In February of this year, two senators – the Republican Rob Portman and Democrat Dick Durbin – headed a conference on the Ukrainian question, designed to contribute to the strengthening of political, military, economic, and cultural relations between the U.S. and Ukraine. These two senators, together with 15 other colleagues, issued a demand that U.S. President Barack Obama and NATO extend military assistance to Ukraine, in order to protect its sovereign borders.

Unlike the American lawmakers, the administration of the U.S. President was of a different opinion. In an address to the U.S. Congress during his State of the Union Speech in 2015, President Obama, referring to the leadership of the United States in the modern world, said: “We lead best when we combine military power with strong diplomacy; when we leverage our power with coalition building; when we do not let our fears blind us to the opportunities that this new century presents. That’s exactly what we’re doing right now. And around the globe, it is making a difference.”

It seems that the words of the American president are an attempt to visualize how the United States intends to operate in the foreseeable future in the field of international relations in general, and in international security, in particular. Washington is not going to fully refuse from participating in the resolution of international conflicts. Simply, the Obama administration, given the changes that have occurred in the world and in the United States, is trying to put into practice, as much as possible, two distinct approaches to foreign policy – isolationism and a missionary purpose.

Having seemingly the opposite goals, both of these approaches, according to the Americans, can serve as the basis for a new world order, based on the principles of democracy, free trade and international law.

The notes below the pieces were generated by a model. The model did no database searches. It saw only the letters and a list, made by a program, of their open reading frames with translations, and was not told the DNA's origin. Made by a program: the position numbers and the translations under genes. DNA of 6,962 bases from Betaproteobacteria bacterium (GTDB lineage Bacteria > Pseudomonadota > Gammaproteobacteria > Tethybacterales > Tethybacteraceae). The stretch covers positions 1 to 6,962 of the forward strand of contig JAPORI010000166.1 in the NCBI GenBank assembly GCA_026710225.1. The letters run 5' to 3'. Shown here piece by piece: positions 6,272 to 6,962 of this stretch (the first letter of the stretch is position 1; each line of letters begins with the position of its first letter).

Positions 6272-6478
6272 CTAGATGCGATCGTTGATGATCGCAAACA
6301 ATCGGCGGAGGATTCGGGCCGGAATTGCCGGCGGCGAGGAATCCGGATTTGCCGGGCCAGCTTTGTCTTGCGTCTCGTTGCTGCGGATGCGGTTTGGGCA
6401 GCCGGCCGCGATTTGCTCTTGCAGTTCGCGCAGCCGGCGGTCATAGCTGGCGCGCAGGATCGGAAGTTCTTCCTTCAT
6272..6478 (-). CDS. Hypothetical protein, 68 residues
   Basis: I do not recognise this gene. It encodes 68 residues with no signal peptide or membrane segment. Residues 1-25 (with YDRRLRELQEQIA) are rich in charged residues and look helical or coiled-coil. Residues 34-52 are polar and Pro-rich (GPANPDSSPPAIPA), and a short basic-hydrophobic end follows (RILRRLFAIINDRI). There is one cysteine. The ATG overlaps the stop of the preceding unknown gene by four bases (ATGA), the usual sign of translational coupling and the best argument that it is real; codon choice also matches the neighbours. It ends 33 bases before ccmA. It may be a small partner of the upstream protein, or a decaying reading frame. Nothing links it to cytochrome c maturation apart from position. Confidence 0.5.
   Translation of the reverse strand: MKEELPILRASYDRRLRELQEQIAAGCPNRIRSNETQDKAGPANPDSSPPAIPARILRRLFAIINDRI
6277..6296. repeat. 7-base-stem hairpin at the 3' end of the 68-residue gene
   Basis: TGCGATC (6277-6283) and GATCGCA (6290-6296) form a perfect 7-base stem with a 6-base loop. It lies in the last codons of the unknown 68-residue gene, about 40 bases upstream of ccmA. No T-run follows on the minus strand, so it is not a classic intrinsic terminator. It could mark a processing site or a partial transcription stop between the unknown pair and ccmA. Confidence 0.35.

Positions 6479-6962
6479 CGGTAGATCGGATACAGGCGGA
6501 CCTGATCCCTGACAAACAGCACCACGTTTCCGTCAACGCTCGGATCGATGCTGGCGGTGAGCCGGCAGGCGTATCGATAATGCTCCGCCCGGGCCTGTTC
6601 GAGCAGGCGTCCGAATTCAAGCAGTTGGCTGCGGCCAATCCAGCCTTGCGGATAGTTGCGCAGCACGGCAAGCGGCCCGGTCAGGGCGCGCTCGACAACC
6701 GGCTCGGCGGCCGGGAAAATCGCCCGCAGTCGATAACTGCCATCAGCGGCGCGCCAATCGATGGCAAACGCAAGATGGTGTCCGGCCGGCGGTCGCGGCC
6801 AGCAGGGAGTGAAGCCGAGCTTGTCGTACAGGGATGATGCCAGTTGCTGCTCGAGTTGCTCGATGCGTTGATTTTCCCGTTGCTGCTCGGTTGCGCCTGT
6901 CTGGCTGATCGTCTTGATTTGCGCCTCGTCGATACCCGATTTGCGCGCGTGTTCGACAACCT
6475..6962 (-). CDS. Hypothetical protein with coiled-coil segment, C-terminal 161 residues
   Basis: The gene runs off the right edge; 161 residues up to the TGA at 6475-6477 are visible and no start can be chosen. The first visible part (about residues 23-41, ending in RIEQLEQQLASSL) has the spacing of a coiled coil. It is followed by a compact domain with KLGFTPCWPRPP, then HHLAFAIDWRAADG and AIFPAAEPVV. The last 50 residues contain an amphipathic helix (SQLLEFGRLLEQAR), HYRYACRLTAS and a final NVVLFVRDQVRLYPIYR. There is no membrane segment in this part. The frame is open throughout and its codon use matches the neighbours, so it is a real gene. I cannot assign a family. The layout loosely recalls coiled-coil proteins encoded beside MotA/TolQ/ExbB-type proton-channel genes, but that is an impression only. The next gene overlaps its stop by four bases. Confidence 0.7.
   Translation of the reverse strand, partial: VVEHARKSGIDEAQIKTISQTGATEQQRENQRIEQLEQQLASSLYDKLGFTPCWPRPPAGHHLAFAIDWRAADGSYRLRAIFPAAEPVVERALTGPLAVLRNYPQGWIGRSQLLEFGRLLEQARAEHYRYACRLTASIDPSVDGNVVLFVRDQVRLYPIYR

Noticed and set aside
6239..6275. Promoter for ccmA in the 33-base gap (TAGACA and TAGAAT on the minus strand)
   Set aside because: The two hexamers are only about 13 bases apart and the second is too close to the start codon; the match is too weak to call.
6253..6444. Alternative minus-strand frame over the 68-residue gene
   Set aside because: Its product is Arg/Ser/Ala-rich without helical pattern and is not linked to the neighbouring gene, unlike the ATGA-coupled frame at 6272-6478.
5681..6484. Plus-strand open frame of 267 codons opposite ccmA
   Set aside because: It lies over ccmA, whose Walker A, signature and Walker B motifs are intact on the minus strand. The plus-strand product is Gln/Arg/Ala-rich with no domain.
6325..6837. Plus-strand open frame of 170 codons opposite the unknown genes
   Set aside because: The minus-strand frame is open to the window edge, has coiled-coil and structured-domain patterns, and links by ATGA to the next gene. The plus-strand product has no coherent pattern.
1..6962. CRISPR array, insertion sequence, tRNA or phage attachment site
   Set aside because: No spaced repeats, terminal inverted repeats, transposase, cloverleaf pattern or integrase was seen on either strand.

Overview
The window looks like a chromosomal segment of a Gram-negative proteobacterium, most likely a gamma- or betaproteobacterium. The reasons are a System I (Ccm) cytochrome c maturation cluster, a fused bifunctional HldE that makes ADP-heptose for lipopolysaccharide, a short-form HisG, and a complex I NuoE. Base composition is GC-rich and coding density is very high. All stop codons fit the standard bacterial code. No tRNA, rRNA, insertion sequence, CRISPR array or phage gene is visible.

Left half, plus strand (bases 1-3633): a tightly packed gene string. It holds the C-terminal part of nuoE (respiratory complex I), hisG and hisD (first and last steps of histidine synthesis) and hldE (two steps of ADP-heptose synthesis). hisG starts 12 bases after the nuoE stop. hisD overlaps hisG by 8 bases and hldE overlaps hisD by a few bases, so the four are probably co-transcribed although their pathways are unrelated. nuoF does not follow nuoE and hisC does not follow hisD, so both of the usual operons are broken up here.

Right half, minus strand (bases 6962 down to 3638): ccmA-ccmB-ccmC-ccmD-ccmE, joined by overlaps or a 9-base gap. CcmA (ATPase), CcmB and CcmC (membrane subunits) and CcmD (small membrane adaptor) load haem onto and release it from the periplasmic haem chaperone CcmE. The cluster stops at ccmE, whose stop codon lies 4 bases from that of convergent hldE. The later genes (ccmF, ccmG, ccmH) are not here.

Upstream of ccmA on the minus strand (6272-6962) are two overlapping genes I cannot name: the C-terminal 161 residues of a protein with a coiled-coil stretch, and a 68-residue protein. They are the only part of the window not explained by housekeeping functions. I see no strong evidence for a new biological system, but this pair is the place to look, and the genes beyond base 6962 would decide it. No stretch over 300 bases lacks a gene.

The first practical step in the implementation of such an approach, with regard to Ukraine, can be considered the joint exercises entitled Fearless Guardian, which began in the western part of Ukraine. The main task of these exercises is to prepare Ukrainian troops for combat activity in the current conditions.

It seems that the sending of American military instructors to Ukraine became a kind of a compromise between Congress and the administration of President Barack Obama.

The importance of this step lies in the fact that this was done by the United States alone, as the country least dependent on Russia (in contrast to Washington’s European partners). Thus, this move, in a way, creates a kind of an international precedent, allowing other countries of the world to take part in the creation of new international security architecture.

Therefore, in addition to the United States, participating in this training program will be Ukrainian partners from Canada, Great Britain, Poland and other NATO countries, as well as Australia. Moreover, by all appearances, this is just the beginning of the process of the world community providing real and effective assistance to Ukraine.

In providing this form of assistance, the United States offered the citizens of Ukraine not an already caught fish, but a fishing rod, with which, after they learn how to use it, they can provide themselves with everything necessary. This will require time and corresponding efforts. Nevertheless, this is precisely the way foundations of any serious endeavor are laid.

Why American military assistance to Ukraine matters